Officials investigate surgical robot's role in injuries; manufacturer, others cite training issue

Despite a dip in Intuitive Surgical Inc.'s (ISRG) stocks yesterday after an article in the Wall Street Journal highlighted concerns about the safety and cost-benefit of its da Vinci surgical robot, the manufacturer and others contend that the innovation is only as dangerous as its user.

In the words of healthcare investment analyst Rick Wise, "if the doctor isn't trained and doesn't do a lot of procedures, even a scalpel would be an unsafe piece of technology."

Jim Hu, a surgeon at Brigham and Women's Hospital in Boston who has done more than 1,000 surgeries with the robot, told the newspaper that it takes a urologist anywhere from 250 to 700 cases to master it. While endorsing the robot's clear benefit to experienced surgeons, Hu said it can do more harm than good when used without adequate training.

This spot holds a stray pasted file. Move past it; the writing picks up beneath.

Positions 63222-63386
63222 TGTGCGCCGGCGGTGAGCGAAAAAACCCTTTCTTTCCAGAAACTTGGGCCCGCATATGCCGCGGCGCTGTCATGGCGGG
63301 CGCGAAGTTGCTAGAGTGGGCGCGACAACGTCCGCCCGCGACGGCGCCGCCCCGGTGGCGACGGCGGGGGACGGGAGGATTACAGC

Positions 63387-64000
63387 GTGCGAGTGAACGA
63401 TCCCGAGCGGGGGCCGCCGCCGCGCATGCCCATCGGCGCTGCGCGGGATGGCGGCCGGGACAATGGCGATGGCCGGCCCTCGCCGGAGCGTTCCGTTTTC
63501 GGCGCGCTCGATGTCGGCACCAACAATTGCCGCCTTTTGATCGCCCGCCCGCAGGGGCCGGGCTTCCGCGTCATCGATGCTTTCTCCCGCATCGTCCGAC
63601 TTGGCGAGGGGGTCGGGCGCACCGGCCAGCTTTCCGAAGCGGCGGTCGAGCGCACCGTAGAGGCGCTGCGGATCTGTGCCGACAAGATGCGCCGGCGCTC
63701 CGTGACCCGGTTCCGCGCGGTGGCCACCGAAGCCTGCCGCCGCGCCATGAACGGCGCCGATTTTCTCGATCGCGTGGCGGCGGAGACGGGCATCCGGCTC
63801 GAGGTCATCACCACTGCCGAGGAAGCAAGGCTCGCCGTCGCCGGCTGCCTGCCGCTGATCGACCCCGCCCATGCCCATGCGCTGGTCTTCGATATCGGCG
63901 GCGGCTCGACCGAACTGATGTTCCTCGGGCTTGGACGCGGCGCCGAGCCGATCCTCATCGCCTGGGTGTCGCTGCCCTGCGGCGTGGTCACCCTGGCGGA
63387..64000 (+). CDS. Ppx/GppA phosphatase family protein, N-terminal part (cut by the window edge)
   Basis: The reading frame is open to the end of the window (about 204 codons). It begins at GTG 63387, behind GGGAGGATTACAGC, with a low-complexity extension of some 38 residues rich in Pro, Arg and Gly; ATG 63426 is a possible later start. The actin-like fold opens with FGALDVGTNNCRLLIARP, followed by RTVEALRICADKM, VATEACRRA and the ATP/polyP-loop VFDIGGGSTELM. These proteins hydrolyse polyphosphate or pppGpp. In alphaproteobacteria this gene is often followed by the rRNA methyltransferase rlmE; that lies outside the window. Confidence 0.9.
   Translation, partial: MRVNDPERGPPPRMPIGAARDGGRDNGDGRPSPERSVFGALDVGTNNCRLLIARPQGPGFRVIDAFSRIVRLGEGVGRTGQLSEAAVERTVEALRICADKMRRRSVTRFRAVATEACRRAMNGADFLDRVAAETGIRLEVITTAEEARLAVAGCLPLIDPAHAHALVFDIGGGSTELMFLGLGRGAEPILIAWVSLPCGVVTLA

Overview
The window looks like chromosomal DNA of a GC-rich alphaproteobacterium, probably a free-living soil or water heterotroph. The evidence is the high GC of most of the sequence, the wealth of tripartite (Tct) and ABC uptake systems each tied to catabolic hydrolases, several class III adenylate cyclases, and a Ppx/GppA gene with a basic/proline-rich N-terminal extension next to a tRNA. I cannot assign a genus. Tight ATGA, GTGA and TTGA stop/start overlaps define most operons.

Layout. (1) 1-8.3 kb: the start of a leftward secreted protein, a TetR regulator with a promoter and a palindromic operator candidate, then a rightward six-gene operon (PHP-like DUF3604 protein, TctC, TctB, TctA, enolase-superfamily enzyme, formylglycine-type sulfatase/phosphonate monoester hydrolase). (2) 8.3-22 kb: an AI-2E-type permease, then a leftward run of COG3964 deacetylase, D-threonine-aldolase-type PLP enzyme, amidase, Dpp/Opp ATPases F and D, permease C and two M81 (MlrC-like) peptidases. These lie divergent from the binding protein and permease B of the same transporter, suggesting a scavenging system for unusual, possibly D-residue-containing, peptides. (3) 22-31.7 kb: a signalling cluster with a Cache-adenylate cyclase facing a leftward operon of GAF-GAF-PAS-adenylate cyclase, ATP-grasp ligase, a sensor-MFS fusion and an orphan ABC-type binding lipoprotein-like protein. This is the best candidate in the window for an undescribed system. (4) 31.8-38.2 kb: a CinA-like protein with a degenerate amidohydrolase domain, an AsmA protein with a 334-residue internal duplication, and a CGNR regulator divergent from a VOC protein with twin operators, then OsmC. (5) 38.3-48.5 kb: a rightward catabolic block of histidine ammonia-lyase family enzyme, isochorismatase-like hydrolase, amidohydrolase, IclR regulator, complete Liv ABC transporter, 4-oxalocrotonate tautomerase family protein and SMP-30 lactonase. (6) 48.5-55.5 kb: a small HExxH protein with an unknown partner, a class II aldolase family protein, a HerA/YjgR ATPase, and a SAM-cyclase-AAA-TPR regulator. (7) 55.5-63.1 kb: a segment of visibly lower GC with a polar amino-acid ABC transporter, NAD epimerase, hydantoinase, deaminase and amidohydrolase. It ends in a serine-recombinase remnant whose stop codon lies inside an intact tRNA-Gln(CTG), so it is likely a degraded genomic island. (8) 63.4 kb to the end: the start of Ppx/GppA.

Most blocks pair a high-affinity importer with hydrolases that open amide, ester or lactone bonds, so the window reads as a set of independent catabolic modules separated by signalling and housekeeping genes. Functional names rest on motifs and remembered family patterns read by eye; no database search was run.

And a study published in the Journal of Urology found that a hospital needs to do at least 520 surgeries a year with the robot to bring its costs--which range from $1 million to $2.25 million, plus maintenance--in line with traditional surgery.

Wentworth-Douglass, the small New England hospital at the center of the recent concern, used its $1.4 million model about 300 times in four years, during which several patients suffered serious injuries, including bladder lacerations and cut ureters. Following the incidents, two surgeons underwent remedial training on the robot and one was temporarily placed under the oversight of another surgeon when she resumed using the robot, the WSJ reports.

Aleks Cukic, Intuitive Surgical's vice president of strategy, says the robot's learning curve "varies from procedure to procedure and from surgeon to surgeon." He adds: "There's no number" of surgeries required to master the device.

To learn more:
- read this Wall Street Journal piece
- check out this second WSJ article